Saturday, October 29, 2011

Charlevoix Biosphere Expedition

Since November 3, 2011, is International Day for Biosphere Reserves, I thought it would be a good time to write about a Biosphere Reserve I visited recently in the Canadian province of Quebec. It is called the Charlevoix Biosphere, and this photograph shows its northern border, the St. Lawrence River.





The Charlevoix Biosphere is made up of agricultural areas, river ecosystems, estuarine tidal marshes/flats, coniferous and mixed forests, stunted vegetation, and mountain tundra ecosystems. Every year, six species of migrating whales, along with seals, rendezvous with visitors at the junction of the Saguenay and St. Lawrence Rivers.










One way the Charlevoix Biosphere is unique is that it is inhabited by approximately 30,000 people, whereas many biospheres do not have human beings living in them. This photo shows the lovely Fairmont Le Manoir Richelier (www.fairmont.com/richelier) , which served as my "campsite" during my visit to this beautiful part of Canada.





The hotel has the nickname "Castle on the Cliff" due to its scenic location on a high bluff above the St. Lawrence River. Its location near the water, means that the early morning often finds it cloaked in a misty fog, until the sun comes out to burn away the shroud.





The grounds of the hotel are immaculately maintained, and provide miles of enjoyment to visitors who want to stroll the property, and take in the views.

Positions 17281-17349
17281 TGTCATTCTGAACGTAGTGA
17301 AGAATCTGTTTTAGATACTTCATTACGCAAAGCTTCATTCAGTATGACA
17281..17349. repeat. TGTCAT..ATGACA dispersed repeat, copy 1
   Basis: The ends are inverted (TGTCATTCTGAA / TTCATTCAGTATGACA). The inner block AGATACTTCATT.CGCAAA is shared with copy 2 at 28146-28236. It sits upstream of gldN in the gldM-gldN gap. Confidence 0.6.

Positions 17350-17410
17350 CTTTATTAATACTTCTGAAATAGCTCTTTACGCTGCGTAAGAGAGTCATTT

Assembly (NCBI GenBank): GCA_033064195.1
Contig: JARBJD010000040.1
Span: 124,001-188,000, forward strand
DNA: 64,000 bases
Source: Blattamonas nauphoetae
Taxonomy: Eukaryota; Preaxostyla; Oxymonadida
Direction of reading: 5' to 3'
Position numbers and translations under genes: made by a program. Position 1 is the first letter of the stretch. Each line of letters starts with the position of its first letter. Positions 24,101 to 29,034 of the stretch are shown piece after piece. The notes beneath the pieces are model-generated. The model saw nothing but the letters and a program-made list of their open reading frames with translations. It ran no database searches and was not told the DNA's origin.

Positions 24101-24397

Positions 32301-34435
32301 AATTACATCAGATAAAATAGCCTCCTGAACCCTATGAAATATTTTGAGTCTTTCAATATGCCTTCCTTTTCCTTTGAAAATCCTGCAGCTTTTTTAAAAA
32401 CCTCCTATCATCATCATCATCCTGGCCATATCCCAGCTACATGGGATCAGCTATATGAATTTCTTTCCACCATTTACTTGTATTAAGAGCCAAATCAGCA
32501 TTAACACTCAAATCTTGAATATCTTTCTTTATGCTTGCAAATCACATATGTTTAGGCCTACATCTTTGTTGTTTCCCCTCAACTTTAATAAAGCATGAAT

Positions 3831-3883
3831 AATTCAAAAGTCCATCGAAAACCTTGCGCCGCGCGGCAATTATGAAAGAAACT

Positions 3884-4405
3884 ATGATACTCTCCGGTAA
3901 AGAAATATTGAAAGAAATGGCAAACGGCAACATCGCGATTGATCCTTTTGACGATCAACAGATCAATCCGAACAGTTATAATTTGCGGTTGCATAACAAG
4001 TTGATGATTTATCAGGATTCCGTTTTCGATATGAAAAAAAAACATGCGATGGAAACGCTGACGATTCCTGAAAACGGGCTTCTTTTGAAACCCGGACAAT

Seeing this elegant lodging property may make one curious as to what exactly IS a "Biosphere Reserve"??!! According to the website of the United Nations Educational, Scientific, and Cultural Organization (www.unesco.org ), it is defined as a learning site established by countries, and recognized under UNESCO'S Man & Biosphere program, to promote sustainable development; this development is to be based on local community efforts and sound science. There are currently 580 sites in 114 countries, and you can click on their website to find out the location of other biospheres around the world.





The UNESCO designation does not mean that the United Nations comes in and "takes over" the management of a UNESCO-designated sight. Rather, the site is still completely controlled by the government of the country where it is located.





The key phrase in an inhabited biosphere such as Charlevoix, is "sustainable". The Fairmont Le Manoir Richelieu actively participates in ecological measures of sustainability. It has a rich history and tradition that it wants to "sustain" for generations to come.





As I relished my time exploring the St. Lawrence River section of Charlevoix, I was able to take in some remarkable sunrises and sunsets over the river. It brought to mind the verse "From the rising of the sun to the place where it sets, the name of the Lord is to be praised." Psalm 113:3 I was doing LOTS of praising when I was in this remarkable area of Quebec! If you would like to learn more about all there is to see and do in this year-round, vacation playground, visit www.tourisme-charlevoix.com and start preparing for miles of praise-filled smiles!!